Fewer visiting, more full-time faculty

Temporary lecturers’ contracts not to be renewed next fall


Graphic by Ted Boyer

In 2011, the total number of faculty at UA was 2,001. Each year since, that number has declined to its 2015 total of 1,680. This trend, broken up into the four types of faculty at UA, is illustrated above. There is no projected figure for part-time faculty in 2016 because that statistic is dependent on enrollment, which is not yet known.

By Grant Morgan, Managing Editor

For next fall, The University of Akron administration is trying to cut back the number of visiting lecturers to make room for more full-time, bargaining-unit (union) faculty.

There are about 100 temporary visiting lecturers (TVLs) at the University. Their jobs are designed to be for the short-term, with lecturers staying on campus for only one semester or one year to teach.

In recent years the same TVLs’ contracts have been renewed year after year, so that their jobs have become more “permanent” than “temporary.”

TVL contracts also expire at the end of the semester. So news that these visiting lecturer positions will not be renewed next fall – with not as many full-time positions to replace them – has caused many to wonder or be upset at what seems to be a further shift away from academics by the UA administration.

So in a sit-down interview with The Buchtelite, UA Senior Vice Provost Rex Ramsier gave the story behind the administration’s desire to shift from visiting to full-time faculty, which he says is critical to understand, but is often not, even by faculty themselves.

The Affordable Care Act was passed in 2010. It required all employers to track their part-time employees’ hours, and mandated that any part-time employee who worked more than 30 hours a week – or 75 percent of a full-time workload – receive health coverage from their employer.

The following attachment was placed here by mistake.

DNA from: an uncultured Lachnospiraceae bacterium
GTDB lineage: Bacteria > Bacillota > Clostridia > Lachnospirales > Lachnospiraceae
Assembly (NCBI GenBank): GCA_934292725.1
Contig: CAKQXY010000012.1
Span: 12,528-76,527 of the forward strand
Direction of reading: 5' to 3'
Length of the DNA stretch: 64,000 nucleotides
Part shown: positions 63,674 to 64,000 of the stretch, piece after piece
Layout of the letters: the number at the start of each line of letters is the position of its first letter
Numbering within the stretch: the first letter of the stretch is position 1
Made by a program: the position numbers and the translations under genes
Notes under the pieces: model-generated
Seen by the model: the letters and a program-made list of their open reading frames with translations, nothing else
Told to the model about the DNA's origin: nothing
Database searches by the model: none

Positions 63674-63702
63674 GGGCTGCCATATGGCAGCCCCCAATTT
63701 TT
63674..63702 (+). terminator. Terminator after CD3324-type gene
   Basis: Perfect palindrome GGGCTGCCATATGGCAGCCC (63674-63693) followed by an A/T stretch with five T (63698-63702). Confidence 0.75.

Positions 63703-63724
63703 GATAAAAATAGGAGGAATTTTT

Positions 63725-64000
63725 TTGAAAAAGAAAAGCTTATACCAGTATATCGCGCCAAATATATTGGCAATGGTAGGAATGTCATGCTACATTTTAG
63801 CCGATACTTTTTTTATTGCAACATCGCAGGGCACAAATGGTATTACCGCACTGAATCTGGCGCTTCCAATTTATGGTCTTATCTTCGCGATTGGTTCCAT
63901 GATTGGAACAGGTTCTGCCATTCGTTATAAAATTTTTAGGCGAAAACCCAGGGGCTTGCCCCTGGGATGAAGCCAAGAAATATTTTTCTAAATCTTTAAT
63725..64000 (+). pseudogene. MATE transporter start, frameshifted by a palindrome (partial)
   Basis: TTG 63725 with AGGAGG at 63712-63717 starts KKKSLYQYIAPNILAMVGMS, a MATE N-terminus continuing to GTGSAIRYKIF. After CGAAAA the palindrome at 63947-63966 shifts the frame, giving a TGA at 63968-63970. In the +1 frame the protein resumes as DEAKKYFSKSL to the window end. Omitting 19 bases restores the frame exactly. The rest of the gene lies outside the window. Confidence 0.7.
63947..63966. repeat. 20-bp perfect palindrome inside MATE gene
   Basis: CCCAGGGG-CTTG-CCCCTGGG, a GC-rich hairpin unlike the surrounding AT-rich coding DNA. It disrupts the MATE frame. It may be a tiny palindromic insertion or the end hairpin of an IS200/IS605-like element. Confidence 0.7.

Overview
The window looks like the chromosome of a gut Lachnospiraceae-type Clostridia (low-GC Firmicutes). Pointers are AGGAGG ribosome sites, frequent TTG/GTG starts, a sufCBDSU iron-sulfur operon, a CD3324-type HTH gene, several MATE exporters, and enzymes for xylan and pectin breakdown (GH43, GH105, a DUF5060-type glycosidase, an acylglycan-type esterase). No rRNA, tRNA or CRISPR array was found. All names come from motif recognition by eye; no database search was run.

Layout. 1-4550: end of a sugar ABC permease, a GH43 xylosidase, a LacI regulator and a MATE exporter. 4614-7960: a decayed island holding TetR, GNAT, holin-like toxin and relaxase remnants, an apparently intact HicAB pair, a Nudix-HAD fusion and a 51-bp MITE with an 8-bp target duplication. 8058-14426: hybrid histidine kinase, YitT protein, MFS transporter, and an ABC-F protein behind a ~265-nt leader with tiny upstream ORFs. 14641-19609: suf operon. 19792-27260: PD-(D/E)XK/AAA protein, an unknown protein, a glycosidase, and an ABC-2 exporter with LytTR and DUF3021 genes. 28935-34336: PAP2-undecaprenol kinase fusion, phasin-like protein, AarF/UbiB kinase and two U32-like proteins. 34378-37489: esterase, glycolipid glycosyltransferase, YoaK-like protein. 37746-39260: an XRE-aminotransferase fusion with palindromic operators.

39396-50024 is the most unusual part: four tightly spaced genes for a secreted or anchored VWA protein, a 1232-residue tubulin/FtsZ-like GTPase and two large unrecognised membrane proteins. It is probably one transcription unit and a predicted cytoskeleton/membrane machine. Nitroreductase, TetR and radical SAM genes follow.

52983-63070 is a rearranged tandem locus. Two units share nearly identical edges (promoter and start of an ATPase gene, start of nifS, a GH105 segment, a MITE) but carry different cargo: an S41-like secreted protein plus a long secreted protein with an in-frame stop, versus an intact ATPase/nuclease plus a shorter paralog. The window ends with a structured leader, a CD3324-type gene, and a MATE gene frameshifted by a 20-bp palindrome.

But the ACA left the regulations on how to make this change unclear, especially in regard to colleges and universities and their treatment of part-time faculty, or adjuncts.

Up until the ACA passed, part-time faculty at UA were eligible to teach 21 credit hours per year – typically 12 one semester, and nine the next. But because teaching 12 credit hours is considered a full-time load, the UA administration had to cut down on the number of credit hours part-time faculty could teach per semester after the ACA was passed. So they limited that number to eight credit hours per semester.

“Because we had 1,000 part-time faculty,” Ramsier said, “we couldn’t afford to have them all overnight become eligible for benefits. We hadn’t budgeted for that.”

Ramsier said there was “legitimate pushback” on campus once the eight credit hour rule was announced – partly because many part-timers taught more credit hours than full-timers in the same department, and partly because many part-timers relied on their wages to live, which would be severely reduced by the eight credit hour restriction.